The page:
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This year marked my third annual pilgrimage to Washington DC to attend the National Arts Advocacy Day.  It's always a great experience, but this year rose to a whole new level due to a plethora of reasons.

First, this year I wasn't the lone representative from our great state.  The Arts Alliance's shiny new Operations Manager, Karmen Rossi, took over the Captain's seat and I happily was relegated to a support staff role.  Is it wrong for me to say that she is, in a word, awesome??? You may think me biased, since I had a hand in selecting her for the position, but man oh man, did we ever make a great choice.  She jumped into the DC world of politics and advocacy with the comfort and verve of a polar bear in the snow.  (For the record, there was NO snow.. it was 80 and sunny, and the cherry blossoms were in bloom.)

Karmen made arrangements for appointments with all three of our elected officials and/or their staff beforehand, so not only did we attend the classes that will make us more efficient at educating and communicating with legislators, but we got to sit down with Senators Enzi and Barrasso and Representative Lummis (her staff) to talk about the unique place of the arts in Wyoming.

In addition, we attended the Nancy Hanks Lecture on the Arts at the world renowned Kennedy Center.  This year the keynote speaker was none less than cellist YoYo Ma.  I was beside myself in the sheer joy of watching him perform, especially given that in the past year I have taken up my life-long dream to learn to play the cello.  He was, as expected, magnificent and exquisite.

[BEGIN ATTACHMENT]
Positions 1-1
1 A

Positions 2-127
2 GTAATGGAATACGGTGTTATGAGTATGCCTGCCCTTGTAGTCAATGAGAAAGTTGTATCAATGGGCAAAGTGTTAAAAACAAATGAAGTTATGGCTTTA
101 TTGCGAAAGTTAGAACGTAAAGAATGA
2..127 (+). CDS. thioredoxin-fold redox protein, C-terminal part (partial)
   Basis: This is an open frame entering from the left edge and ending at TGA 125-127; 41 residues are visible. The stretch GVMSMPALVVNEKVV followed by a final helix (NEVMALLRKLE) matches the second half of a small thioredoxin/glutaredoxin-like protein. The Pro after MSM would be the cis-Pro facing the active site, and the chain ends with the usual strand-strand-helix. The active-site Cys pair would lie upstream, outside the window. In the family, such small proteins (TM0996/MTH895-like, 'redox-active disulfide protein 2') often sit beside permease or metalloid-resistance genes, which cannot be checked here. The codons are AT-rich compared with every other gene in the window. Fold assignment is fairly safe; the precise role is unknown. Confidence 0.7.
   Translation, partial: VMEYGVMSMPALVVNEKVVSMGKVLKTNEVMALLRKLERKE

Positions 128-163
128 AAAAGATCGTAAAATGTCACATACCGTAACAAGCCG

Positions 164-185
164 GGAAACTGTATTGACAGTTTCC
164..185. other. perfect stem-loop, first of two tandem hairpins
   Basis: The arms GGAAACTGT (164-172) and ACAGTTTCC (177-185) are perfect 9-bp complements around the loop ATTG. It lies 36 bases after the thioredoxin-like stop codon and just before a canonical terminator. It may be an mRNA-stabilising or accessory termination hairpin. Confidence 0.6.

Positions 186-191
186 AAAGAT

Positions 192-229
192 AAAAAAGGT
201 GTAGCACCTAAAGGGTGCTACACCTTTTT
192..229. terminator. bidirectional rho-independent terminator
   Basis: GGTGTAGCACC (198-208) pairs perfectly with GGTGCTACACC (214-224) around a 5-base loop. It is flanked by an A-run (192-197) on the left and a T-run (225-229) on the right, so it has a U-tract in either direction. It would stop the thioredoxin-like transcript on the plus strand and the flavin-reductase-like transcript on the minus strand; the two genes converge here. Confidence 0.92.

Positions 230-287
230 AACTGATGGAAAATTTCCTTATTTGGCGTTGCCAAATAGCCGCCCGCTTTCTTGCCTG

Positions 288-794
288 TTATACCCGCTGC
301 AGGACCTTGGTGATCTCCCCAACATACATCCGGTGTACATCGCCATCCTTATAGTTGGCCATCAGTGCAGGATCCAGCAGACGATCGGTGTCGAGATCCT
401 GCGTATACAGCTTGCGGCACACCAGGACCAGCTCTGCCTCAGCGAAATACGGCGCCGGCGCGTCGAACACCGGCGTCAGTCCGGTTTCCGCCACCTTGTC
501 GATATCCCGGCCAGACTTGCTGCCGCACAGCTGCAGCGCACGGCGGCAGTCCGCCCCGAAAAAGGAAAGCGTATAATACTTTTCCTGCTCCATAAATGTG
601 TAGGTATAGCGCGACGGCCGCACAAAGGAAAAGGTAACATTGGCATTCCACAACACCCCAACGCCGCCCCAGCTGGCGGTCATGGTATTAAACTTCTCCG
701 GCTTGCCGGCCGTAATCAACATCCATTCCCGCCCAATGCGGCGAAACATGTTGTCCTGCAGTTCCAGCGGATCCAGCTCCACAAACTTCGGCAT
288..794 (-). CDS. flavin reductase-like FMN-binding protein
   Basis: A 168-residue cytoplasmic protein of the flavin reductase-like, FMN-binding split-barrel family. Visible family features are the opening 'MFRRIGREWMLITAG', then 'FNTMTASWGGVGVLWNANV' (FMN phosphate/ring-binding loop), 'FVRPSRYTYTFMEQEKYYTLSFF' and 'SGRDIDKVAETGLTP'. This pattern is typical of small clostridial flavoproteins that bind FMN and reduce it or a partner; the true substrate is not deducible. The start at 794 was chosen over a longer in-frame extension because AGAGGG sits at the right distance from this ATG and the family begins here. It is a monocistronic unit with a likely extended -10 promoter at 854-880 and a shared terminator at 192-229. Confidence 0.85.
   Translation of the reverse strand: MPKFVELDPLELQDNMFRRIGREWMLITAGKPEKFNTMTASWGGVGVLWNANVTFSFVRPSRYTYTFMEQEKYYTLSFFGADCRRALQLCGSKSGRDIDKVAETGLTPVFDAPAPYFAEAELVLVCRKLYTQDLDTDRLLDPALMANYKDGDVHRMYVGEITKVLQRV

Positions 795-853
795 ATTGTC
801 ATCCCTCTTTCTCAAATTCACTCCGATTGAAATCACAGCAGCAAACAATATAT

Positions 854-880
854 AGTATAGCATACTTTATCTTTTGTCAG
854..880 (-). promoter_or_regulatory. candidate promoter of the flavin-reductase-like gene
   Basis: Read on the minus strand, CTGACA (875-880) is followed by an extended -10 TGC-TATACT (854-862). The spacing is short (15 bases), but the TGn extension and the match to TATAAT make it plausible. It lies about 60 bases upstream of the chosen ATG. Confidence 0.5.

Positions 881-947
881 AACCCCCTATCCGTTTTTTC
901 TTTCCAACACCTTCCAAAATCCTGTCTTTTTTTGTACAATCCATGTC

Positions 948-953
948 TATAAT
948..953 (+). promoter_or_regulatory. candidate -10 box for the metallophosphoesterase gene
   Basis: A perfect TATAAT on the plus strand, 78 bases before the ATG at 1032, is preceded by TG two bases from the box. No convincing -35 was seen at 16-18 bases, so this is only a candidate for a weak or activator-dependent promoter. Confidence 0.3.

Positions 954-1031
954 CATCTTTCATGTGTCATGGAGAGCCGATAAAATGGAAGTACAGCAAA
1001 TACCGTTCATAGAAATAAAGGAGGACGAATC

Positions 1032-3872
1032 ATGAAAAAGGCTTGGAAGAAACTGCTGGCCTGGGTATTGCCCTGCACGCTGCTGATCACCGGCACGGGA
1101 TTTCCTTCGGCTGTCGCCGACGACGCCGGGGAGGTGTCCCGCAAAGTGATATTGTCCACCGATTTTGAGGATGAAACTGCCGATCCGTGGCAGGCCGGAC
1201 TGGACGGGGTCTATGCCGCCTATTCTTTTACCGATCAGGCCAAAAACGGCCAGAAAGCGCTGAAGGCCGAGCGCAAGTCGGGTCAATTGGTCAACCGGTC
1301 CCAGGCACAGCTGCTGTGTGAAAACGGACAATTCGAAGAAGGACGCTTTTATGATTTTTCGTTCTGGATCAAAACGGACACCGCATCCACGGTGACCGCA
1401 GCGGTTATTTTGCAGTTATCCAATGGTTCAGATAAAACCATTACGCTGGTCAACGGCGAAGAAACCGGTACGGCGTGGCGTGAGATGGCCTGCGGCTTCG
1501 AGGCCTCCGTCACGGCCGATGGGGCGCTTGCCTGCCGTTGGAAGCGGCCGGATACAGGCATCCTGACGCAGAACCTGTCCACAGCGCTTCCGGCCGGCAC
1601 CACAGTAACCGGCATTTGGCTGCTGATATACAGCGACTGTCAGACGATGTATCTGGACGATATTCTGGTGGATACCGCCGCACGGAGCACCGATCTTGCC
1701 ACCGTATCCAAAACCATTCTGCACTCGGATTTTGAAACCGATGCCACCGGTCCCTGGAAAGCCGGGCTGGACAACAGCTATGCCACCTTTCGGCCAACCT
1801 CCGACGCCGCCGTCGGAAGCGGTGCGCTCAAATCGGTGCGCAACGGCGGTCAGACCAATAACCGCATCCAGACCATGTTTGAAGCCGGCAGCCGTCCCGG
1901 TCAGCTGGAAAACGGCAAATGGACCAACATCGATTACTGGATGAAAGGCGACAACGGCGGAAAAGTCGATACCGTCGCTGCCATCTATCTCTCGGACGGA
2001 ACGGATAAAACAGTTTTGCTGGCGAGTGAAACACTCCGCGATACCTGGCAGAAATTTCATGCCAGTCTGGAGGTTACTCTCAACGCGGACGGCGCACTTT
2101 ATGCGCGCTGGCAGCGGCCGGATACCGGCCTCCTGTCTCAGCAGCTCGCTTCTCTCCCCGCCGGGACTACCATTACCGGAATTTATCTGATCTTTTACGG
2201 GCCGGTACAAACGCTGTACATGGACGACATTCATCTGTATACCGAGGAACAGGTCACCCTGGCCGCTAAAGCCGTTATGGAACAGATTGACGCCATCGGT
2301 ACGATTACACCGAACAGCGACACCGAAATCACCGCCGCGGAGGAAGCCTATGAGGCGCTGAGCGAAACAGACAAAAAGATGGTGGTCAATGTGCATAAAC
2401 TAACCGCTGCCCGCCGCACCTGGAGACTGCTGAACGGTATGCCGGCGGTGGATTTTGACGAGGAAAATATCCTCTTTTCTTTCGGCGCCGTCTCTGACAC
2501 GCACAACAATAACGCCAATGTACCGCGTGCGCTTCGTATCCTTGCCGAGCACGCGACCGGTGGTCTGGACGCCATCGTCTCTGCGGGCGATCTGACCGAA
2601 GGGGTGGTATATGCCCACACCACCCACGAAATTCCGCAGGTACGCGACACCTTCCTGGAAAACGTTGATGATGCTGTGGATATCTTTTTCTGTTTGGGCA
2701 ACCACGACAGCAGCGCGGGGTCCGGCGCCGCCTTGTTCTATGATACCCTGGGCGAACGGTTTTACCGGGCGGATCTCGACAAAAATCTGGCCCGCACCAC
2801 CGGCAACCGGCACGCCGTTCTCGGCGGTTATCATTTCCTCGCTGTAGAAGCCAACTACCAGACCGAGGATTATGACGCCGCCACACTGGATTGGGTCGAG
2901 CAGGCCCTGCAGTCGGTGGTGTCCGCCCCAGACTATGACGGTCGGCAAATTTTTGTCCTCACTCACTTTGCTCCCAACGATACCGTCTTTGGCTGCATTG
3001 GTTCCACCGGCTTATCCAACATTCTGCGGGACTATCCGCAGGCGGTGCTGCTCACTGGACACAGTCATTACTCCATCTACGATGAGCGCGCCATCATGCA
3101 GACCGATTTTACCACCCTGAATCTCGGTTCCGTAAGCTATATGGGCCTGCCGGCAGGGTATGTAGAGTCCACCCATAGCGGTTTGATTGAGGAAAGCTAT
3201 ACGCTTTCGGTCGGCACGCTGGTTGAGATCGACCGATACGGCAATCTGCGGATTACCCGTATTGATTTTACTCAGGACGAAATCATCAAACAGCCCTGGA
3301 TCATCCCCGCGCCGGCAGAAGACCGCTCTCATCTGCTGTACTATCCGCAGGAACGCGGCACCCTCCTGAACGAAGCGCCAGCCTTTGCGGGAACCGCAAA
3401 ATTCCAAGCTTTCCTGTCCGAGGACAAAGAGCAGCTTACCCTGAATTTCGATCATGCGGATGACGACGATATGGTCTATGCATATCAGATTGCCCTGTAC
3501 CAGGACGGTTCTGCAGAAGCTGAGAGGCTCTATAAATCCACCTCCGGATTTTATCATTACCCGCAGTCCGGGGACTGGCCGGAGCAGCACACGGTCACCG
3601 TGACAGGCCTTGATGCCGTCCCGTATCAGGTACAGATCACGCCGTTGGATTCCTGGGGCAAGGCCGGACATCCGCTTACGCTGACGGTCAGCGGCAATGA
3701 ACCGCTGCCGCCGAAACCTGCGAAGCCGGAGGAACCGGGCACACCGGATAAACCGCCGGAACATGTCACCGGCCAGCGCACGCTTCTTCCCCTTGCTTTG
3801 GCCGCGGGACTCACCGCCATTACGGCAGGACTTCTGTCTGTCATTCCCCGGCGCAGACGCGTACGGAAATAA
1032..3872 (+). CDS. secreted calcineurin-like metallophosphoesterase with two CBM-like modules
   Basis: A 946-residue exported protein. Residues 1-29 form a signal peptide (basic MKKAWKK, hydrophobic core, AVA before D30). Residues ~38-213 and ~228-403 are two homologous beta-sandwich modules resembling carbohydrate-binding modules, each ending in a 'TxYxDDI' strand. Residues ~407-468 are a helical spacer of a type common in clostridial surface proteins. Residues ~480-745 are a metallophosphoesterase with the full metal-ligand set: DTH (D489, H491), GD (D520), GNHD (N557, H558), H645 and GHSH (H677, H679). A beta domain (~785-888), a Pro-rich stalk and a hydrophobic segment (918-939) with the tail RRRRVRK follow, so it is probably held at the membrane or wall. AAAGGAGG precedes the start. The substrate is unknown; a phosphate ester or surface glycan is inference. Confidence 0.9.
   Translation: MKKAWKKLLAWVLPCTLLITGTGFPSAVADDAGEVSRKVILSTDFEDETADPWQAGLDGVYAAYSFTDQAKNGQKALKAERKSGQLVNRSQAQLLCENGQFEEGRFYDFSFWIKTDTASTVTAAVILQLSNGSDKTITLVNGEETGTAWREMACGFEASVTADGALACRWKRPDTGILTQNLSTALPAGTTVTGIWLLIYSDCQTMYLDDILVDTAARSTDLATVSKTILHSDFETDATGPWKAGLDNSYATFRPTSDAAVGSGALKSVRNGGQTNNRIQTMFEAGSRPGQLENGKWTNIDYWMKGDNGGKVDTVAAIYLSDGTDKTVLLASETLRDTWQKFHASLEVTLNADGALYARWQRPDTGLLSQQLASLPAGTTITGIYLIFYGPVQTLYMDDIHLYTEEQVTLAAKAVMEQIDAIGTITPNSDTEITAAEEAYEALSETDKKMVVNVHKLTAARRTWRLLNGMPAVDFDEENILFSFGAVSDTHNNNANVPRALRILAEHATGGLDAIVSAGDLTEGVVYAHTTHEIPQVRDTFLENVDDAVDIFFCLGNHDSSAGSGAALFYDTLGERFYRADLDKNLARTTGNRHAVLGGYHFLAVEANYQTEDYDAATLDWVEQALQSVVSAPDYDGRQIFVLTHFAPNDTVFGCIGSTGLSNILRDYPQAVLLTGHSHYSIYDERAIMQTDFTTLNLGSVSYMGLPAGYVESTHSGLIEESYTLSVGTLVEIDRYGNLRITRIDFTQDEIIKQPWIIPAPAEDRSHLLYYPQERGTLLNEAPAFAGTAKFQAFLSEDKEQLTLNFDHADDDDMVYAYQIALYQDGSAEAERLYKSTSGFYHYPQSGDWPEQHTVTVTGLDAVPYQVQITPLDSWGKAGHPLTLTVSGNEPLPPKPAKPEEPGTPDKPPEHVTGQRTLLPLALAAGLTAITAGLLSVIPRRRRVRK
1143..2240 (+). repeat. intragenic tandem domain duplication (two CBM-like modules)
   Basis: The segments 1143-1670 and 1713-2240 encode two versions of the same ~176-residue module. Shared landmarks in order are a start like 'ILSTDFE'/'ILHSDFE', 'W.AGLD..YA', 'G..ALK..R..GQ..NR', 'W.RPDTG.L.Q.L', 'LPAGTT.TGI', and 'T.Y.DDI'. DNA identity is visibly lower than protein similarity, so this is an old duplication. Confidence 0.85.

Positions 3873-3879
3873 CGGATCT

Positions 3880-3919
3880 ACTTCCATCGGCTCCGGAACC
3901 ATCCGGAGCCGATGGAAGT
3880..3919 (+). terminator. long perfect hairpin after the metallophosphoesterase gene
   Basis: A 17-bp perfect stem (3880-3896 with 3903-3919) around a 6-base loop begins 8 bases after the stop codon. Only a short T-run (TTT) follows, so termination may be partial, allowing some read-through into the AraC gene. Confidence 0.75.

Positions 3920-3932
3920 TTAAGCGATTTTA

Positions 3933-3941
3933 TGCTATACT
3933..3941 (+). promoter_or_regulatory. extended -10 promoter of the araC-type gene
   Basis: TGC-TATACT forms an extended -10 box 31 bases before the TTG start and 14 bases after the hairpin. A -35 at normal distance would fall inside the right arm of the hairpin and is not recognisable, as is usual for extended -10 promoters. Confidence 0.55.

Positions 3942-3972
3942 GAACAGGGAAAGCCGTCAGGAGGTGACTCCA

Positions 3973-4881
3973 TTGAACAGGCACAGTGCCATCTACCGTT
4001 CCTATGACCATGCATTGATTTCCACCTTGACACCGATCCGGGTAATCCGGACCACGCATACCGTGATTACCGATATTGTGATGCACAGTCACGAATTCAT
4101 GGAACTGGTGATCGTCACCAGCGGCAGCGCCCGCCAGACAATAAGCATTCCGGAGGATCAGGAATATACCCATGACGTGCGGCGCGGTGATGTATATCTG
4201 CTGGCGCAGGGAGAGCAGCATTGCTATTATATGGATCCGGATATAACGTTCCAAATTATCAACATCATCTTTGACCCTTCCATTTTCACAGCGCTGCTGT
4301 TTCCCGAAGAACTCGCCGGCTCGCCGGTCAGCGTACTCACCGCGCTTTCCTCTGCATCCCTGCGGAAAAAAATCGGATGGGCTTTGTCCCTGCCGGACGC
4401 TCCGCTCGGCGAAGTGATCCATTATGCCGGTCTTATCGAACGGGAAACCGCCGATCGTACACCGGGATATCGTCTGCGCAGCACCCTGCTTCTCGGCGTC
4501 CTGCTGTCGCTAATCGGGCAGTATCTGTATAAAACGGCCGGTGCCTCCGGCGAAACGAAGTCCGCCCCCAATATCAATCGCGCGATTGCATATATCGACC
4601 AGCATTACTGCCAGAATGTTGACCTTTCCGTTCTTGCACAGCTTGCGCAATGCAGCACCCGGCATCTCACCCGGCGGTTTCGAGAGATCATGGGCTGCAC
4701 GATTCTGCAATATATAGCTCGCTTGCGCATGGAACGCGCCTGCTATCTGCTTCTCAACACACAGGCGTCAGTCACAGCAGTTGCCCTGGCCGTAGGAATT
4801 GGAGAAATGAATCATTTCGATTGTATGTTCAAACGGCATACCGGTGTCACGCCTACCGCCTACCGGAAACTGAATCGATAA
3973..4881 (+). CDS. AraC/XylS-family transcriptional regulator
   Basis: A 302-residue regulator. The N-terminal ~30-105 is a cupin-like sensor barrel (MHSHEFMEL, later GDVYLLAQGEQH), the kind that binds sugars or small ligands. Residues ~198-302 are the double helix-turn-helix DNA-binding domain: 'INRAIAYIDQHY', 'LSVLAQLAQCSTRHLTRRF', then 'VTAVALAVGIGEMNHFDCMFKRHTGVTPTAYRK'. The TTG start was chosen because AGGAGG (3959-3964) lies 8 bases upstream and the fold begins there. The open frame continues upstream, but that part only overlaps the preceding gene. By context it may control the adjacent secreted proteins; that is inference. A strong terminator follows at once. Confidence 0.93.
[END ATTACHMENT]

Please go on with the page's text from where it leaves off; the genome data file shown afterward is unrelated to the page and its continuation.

And yet.....yet... despite my wonder at his gorgeous playing, it is his words that I keep going back to, his words that keep resonating deep within me as I move throughout my day.  Yo Yo Ma started by showing a video clip of himself performing at the Center at age seven.  In the clip, there was a shot of him meeting Danny K, who was bent down on one knee in order to look directly into Yo Yo Ma's eyes as they shook hands.

Yo Yo Ma was starstruck, and points out that by coming down physically to the seven-year-old's level, Danny K "brought the edge of childhood to the edge of adulthood", and the result was magical, a moment that YoYo Ma never forgot.

That beautiful cellist went on to explore what we could accomplish if we took the edges of our differences and the various spheres of our society and brought them together... what if the arenas of arts, culture, military, society, economics, education were to touch and intersect more often?  What if we were aware of our differences and learned how to move toward one another so that our edges met? Oh, the things we could do. 

What I really appreciated about his perspective is that he didn't ask us to merge, or blend or eradicate our differences.  We can respect them, even celebrate them, but by bringing the edges together, we create an atmosphere where our differences are complementary rather than adversarial.  What a great concept.

Here is a call to all artists, arts educators, arts administrators, arts enthusiasts:  Look around your worlds, big and small.  What other groups are accomplishing missions that could complement yours if your edges were to meet?  And how might that look?  I want to challenge you a la Yo Yo Ma to go beyond the traditional borders of other arts organizations, too.  Look at the functions of really different organizations from yours -- educational, military, community service, at-risk youth, faith-based, the list goes on.  There is potential all over our state for amazing partnerships that will have a very real and effective impact on "quality of life" in our communities.

Food for thought.

Have a great week, and thanks for stopping by the blog.

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